Repurposing household objects for art making

Repurposing household objects for art making

Repurposing household objects for art making

I'll admit it, I'm a hopeless art supplies addict.  I covet all the pretty paints and brushes and palettes. However, sometimes, the best art supplies aren't art supplies at all, but other products designed for various household uses.  Here are some of the materials that I enjoy repurposing as art materials.

Ceramic Plates and tiles

Ceramic Plate Watercolour Mixing Palette My watercolour mixing palette, a ceramic plate from the thrift store

Watercolour paints mix best on ceramic/porcelain, hands down.  Affordable watercolour palettes are usually made of plastic or enameled metal, but watercolours bead up on them and they get stained.  Large ceramic watercolour palettes are beautiful, but very expensive.

So what's a thrifty watercolour painter who wants to save money for pretty paints to do?  Simple!  Use a regular old dinner plate.  Any plate will do, but a big sturdy platter will give you the best mixing area.  I got this nice big square plate I use as a studio palette at a thrift store.

Another option for cheap porcelain mixing surfaces is tiles.  I piped silicone caulk around the edge of a regular 6x6 white bathroom tile to use as a travel palette.  Larger tiles are available which would also work as big studio palettes

Magic Eraser  

Generally, it's a good idea to avoid scrubbing at your watercolour paintings.  However, occasionally an edge or detail needs to be lifted out.  This can sometimes be difficult with a paintbrush.

A magic eraser (usually used for scrubbing toilets, grout or other household grime) can lift out even the most stubborn phthalos with just a light touch.  Just cut a sliver of magic eraser, gently wet your paper and lightly dab/rub the magic eraser on the area you wish to lift out. Be careful, this does tend to rough up your paper and is best done selectively and towards the end of the painting process.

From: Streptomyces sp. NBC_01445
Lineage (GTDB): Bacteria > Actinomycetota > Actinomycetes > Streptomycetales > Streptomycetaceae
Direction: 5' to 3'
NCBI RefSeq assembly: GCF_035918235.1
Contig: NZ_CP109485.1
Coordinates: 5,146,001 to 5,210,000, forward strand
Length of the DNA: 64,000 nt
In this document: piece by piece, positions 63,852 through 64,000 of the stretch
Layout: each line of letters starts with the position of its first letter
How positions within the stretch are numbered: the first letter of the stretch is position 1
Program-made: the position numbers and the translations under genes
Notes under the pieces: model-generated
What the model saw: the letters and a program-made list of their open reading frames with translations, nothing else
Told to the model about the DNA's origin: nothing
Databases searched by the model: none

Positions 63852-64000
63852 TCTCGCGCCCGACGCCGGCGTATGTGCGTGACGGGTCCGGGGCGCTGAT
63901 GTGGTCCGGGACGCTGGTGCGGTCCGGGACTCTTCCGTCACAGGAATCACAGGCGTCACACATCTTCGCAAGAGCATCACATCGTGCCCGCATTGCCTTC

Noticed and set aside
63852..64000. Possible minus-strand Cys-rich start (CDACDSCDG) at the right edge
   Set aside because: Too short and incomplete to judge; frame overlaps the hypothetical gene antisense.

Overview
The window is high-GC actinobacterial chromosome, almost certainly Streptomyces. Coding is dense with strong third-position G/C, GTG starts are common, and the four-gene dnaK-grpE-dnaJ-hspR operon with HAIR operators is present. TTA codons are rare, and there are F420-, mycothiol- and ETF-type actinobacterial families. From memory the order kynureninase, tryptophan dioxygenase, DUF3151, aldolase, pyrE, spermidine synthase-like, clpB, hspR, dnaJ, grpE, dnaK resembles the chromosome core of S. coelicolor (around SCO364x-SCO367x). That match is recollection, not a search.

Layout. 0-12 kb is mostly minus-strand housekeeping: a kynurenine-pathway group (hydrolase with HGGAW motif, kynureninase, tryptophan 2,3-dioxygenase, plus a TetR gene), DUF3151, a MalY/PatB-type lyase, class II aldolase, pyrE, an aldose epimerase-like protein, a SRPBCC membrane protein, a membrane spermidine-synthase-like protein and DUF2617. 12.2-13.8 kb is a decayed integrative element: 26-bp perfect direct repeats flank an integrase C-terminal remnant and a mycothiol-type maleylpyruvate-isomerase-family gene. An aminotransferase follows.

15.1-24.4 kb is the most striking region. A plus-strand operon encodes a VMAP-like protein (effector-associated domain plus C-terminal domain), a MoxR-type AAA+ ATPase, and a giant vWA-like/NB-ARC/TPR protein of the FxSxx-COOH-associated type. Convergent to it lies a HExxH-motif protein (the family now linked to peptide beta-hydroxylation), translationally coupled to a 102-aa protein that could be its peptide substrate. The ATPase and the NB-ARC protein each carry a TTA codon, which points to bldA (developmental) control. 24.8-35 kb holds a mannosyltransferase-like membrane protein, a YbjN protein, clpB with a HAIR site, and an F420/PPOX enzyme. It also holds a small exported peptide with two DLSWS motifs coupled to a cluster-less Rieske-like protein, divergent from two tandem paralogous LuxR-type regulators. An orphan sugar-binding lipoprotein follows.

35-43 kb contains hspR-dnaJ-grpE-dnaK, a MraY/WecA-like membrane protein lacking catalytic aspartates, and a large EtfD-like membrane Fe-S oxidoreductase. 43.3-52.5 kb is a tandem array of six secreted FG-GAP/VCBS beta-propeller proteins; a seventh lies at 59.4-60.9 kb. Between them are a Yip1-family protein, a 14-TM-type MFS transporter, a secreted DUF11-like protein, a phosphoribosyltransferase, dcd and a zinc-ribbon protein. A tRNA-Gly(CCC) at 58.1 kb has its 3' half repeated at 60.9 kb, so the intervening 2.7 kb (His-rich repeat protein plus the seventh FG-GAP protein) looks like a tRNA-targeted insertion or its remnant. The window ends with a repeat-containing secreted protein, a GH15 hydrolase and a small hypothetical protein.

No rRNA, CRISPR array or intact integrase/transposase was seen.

Wide-mouth Jars

Every painter needs a place for water.  Art supply stores will sell you beautiful water cups, dispensers and ceramic wells.  However, this is money I'd rather not spend, I repurposed some jars from my kitchen.  I have a large wide-mouth storage jar I use for rinsing my brushes, and a small Riviera Yogurt Cup I use for clean water (for wet in wet, etc)

Heat Gun/Blow Drier:

Watercolour gets muddy and overworked very quickly if you are impatient.  I am often tempted to work over layers that aren't completely dry.  Instead, I speed up my drying time so I can keep painting.  A blowdrier quickly dries your paint.  I use a heat gun (repurposed from a home renovation) which dries my paint even faster.

Heat guns get dangerously hot, however.  Stick to blowdriers if you have small children around.

Flour sack towels:

When painting, it's useful to have an absorbent towel to soak up extra paint and water from brushes.  I used to go through lots of paper towels.  Now, I use much nicer, reusable flour sack towels.  When my towel is too paint stained, I toss it in the laundry and it's good as new again!


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